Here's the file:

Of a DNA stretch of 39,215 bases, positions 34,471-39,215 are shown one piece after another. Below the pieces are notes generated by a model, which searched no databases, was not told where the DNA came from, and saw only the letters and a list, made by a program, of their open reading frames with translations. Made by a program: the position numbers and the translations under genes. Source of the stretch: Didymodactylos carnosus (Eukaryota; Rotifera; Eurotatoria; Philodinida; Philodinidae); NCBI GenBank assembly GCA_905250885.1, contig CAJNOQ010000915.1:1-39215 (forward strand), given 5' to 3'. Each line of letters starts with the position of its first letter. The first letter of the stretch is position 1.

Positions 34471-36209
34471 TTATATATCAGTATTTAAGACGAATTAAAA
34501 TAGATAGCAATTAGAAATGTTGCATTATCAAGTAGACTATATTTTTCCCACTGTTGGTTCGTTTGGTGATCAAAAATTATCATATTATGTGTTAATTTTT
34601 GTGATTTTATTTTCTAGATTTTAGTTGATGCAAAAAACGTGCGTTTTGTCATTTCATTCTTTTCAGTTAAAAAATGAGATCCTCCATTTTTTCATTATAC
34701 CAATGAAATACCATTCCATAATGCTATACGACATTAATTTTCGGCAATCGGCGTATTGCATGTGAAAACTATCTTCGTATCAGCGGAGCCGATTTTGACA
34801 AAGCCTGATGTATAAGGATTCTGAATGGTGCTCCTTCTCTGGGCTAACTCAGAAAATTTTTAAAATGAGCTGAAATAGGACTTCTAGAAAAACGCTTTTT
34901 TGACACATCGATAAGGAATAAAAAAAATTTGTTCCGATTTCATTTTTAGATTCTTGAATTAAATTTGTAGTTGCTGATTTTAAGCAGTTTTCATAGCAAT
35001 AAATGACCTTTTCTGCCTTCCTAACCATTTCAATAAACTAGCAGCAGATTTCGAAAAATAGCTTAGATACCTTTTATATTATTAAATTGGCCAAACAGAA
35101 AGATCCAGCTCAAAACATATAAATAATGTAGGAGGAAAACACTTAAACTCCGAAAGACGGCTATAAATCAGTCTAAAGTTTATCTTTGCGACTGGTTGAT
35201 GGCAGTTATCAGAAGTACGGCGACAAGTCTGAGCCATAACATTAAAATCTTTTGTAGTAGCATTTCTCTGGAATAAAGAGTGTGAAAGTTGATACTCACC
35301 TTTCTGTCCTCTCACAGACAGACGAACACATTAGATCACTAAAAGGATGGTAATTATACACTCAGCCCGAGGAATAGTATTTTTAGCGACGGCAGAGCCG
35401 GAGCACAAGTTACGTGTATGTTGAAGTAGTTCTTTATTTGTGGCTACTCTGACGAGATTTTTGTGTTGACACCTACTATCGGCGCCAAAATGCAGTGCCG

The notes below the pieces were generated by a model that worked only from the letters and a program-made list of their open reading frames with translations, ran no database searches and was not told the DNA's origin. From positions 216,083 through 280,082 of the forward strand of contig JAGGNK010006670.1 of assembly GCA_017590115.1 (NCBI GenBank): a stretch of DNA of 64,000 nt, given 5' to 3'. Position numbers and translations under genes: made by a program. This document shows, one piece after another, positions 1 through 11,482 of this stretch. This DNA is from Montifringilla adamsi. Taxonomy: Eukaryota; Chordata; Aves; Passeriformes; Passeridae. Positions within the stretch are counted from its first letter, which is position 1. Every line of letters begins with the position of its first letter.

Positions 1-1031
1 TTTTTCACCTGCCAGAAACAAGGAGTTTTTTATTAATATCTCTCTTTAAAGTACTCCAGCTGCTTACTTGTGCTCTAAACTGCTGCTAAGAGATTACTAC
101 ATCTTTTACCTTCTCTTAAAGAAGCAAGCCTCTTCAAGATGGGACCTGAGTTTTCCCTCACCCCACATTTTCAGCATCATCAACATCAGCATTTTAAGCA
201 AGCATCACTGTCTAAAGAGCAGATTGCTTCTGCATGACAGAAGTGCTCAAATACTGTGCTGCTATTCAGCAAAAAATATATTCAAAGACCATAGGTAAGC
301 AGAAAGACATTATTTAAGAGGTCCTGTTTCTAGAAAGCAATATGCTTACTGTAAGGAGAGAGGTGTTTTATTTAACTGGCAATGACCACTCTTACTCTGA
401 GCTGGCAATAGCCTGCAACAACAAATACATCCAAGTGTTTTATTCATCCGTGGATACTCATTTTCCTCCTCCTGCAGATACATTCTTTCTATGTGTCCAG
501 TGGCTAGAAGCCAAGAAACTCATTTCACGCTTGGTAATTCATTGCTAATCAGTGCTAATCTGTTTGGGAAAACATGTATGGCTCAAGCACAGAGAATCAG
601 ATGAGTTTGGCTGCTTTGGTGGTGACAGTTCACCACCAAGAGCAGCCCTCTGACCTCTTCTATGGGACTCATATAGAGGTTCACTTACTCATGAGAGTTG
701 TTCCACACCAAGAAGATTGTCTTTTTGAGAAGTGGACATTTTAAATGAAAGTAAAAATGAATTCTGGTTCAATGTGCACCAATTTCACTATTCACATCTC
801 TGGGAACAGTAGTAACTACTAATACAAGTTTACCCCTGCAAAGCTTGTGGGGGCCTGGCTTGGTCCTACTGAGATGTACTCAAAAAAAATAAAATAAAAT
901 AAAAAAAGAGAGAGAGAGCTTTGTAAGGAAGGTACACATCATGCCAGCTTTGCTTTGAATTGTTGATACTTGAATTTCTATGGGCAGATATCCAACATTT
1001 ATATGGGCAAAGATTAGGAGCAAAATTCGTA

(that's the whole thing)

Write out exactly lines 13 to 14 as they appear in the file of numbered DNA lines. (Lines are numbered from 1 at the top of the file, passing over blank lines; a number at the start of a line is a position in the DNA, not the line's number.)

35401 GAGCACAAGTTACGTGTATGTTGAAGTAGTTCTTTATTTGTGGCTACTCTGACGAGATTTTTGTGTTGACACCTACTATCGGCGCCAAAATGCAGTGCCG

The notes below the pieces were generated by a model that worked only from the letters and a program-made list of their open reading frames with translations, ran no database searches and was not told the DNA's origin. From positions 216,083 through 280,082 of the forward strand of contig JAGGNK010006670.1 of assembly GCA_017590115.1 (NCBI GenBank): a stretch of DNA of 64,000 nt, given 5' to 3'. Position numbers and translations under genes: made by a program. This document shows, one piece after another, positions 1 through 11,482 of this stretch. This DNA is from Montifringilla adamsi. Taxonomy: Eukaryota; Chordata; Aves; Passeriformes; Passeridae. Positions within the stretch are counted from its first letter, which is position 1. Every line of letters begins with the position of its first letter.